The most elaborate system of rights, remedies and procedures would be of little use when there is no independent, impartial and competent judiciary. The independence of the judiciary has been ensured by the judges' security of tenure as well as the judiciary's own distinguished traditions of learning, integrity and technique and the law of contempt. Independence of the judiciary was inextricably linked to the system of formal courts.
The most elaborate system of substantive, procedural and remedial provisions is meaningless without an independent, impartial and competent judiciary for one reason: administration. Without jurisdiction to administer, the law is purely academic and without a proper judiciary, the jurisdiction to administer is purely oppressive, as may be seen in numerous uncivilised countries of the world.
In order to have a proper judiciary, properly exercising its jurisdiction, several things are necessary. They fall into three broad groups: technical competence, commitment to sound ideals and finally, institutional (and therefore, personal) independence. Naturally, these groups overlap to a certain extent.
Although formal courts in Australia are yet largely independent, there has been a proliferation of a vast array of tribunals which are neither independent nor competent. These are the administrative tribunals which determine countless privileges and deprivations which are incidents of the modern welfare state. These tribunals are structurally prone to ideological manipulation and many of them are in fact directed by law to make decisions based on ideologically determined criteria. These control and/or reward systems are progressively replacing the system of independent adjudication based on formal rights. It is time for a new Coke to wage war upon those usurpers of judicial jurisdiction.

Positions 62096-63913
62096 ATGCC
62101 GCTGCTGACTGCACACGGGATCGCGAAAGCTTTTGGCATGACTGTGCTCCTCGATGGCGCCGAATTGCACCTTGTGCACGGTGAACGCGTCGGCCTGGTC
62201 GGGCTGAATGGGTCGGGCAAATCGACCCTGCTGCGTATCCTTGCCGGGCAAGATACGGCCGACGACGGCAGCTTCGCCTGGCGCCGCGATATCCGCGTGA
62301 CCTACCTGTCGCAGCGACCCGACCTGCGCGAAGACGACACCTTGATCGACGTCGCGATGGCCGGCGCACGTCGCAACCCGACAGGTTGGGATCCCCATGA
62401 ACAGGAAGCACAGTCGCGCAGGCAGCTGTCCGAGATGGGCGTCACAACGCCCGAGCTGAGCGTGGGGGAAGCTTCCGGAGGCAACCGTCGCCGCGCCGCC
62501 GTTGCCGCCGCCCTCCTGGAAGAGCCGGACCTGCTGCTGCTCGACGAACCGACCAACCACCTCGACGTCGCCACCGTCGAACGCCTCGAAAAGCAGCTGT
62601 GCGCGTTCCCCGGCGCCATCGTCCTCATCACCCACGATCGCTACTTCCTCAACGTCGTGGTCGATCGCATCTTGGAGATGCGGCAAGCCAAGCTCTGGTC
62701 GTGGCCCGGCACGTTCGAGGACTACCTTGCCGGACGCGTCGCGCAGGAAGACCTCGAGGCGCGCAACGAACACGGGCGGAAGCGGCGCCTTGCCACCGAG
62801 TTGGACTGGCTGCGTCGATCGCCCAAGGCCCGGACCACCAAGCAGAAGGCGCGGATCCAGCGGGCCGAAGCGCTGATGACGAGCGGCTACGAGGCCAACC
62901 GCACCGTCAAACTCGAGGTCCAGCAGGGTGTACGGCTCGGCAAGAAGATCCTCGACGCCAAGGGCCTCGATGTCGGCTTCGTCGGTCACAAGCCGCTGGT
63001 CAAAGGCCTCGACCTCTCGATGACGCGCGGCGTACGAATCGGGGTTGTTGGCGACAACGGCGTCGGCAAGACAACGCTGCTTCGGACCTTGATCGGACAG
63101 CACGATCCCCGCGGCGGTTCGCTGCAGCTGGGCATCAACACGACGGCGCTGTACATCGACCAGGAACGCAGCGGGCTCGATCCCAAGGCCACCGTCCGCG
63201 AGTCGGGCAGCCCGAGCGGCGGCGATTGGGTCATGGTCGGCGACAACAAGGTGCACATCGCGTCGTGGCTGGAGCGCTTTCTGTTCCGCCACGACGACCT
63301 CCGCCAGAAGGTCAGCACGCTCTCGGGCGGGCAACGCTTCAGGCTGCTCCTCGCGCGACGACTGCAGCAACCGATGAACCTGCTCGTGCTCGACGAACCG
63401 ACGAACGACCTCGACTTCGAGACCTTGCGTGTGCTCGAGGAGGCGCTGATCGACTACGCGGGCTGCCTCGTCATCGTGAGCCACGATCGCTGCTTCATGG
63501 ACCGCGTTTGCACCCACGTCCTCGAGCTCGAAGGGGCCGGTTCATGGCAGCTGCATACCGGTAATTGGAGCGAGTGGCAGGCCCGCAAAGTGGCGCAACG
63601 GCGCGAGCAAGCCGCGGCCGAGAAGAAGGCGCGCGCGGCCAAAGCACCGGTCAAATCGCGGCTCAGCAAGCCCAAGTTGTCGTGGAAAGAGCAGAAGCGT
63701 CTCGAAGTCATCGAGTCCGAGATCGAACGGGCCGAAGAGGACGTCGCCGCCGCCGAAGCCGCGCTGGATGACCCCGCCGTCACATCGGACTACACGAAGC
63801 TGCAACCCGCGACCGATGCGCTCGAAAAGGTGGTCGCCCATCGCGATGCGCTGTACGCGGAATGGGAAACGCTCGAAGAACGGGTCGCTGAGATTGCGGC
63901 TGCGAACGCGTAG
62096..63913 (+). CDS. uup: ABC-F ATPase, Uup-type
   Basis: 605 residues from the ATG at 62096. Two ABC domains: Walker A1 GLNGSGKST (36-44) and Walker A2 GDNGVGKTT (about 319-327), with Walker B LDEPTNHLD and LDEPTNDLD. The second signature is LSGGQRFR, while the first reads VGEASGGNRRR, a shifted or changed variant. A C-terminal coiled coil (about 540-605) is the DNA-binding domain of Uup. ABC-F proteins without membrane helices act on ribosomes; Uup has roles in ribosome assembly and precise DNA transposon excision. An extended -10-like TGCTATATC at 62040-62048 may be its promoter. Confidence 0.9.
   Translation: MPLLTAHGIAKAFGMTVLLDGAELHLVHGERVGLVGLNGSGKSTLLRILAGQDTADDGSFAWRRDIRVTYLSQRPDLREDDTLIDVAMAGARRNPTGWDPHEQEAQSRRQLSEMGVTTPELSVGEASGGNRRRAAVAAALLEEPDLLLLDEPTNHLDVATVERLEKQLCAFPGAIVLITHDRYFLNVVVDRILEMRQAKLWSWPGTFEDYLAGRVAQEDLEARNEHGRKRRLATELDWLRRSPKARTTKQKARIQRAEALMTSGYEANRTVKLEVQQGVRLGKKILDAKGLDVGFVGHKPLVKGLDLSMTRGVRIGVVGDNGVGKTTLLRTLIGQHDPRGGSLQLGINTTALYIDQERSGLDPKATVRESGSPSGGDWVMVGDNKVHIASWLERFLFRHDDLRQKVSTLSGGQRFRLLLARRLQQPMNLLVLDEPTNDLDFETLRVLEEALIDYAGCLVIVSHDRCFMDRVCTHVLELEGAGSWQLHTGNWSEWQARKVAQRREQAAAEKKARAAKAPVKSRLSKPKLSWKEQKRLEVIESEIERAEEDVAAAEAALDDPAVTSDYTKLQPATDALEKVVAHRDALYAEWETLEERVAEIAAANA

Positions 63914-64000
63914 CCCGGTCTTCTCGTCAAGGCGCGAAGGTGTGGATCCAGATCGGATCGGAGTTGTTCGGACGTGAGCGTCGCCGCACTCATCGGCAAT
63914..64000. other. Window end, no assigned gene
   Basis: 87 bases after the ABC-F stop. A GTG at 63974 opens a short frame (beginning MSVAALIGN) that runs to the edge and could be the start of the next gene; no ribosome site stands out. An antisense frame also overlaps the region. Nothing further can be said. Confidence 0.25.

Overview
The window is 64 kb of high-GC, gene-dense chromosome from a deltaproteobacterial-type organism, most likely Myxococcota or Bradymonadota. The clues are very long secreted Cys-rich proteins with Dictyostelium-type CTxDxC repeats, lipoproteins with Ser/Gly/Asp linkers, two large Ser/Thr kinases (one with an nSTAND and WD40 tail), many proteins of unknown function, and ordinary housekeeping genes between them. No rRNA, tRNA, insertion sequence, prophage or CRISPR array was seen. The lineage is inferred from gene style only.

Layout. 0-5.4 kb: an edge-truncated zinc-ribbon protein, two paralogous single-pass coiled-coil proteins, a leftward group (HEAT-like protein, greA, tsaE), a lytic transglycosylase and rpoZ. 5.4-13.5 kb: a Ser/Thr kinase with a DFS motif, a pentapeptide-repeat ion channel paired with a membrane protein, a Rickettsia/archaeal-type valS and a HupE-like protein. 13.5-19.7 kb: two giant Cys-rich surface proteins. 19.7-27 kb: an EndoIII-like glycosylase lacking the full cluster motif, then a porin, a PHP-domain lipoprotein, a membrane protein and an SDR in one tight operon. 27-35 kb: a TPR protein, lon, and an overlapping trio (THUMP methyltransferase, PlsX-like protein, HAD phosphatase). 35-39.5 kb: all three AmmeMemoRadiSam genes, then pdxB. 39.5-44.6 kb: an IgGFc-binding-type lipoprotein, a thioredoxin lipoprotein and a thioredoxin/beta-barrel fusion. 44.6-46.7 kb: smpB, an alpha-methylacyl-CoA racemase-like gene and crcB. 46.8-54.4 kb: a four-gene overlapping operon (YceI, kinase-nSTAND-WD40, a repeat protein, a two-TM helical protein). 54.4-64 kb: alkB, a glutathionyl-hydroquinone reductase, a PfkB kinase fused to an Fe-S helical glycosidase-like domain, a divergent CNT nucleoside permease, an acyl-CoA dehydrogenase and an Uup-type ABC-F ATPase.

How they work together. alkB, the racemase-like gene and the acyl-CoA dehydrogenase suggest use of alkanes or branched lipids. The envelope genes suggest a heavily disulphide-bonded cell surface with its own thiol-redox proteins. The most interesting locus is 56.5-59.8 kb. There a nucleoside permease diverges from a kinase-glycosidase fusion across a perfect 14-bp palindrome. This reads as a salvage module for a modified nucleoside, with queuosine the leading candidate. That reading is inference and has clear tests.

The ethos of the judiciary and the formal courts is being challenged by intellectual influences, particularly by a novel ethos of a 'democratic' judiciary and by suspicions that Labor governments' policy of judicial appointment is sometimes based upon the criteria of philosophy and party loyalty before merit and judicial excellence.